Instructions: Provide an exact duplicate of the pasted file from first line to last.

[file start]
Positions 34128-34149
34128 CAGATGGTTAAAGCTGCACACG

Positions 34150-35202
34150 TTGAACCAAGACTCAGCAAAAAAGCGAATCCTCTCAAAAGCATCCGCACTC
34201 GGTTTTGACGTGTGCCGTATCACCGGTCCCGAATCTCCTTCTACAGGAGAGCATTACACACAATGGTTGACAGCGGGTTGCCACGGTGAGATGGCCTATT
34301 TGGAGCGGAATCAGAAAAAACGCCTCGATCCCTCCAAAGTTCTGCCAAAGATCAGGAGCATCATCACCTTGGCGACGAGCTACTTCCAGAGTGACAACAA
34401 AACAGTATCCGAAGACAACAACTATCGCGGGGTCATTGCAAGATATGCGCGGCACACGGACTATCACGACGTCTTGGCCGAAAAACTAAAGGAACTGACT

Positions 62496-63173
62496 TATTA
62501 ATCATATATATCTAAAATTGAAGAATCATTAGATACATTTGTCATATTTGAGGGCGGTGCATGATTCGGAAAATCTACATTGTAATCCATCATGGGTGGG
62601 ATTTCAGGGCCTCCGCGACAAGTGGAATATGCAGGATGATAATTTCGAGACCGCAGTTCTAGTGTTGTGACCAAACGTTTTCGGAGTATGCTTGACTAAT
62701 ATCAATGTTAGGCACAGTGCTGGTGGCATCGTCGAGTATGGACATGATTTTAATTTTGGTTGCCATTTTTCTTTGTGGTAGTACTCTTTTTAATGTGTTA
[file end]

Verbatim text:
Positions 34128-34149
34128 CAGATGGTTAAAGCTGCACACG

Positions 34150-35202
34150 TTGAACCAAGACTCAGCAAAAAAGCGAATCCTCTCAAAAGCATCCGCACTC
34201 GGTTTTGACGTGTGCCGTATCACCGGTCCCGAATCTCCTTCTACAGGAGAGCATTACACACAATGGTTGACAGCGGGTTGCCACGGTGAGATGGCCTATT
34301 TGGAGCGGAATCAGAAAAAACGCCTCGATCCCTCCAAAGTTCTGCCAAAGATCAGGAGCATCATCACCTTGGCGACGAGCTACTTCCAGAGTGACAACAA
34401 AACAGTATCCGAAGACAACAACTATCGCGGGGTCATTGCAAGATATGCGCGGCACACGGACTATCACGACGTCTTGGCCGAAAAACTAAAGGAACTGACT

Positions 62496-63173
62496 TATTA
62501 ATCATATATATCTAAAATTGAAGAATCATTAGATACATTTGTCATATTTGAGGGCGGTGCATGATTCGGAAAATCTACATTGTAATCCATCATGGGTGGG
62601 ATTTCAGGGCCTCCGCGACAAGTGGAATATGCAGGATGATAATTTCGAGACCGCAGTTCTAGTGTTGTGACCAAACGTTTTCGGAGTATGCTTGACTAAT
62701 ATCAATGTTAGGCACAGTGCTGGTGGCATCGTCGAGTATGGACATGATTTTAATTTTGGTTGCCATTTTTCTTTGTGGTAGTACTCTTTTTAATGTGTTA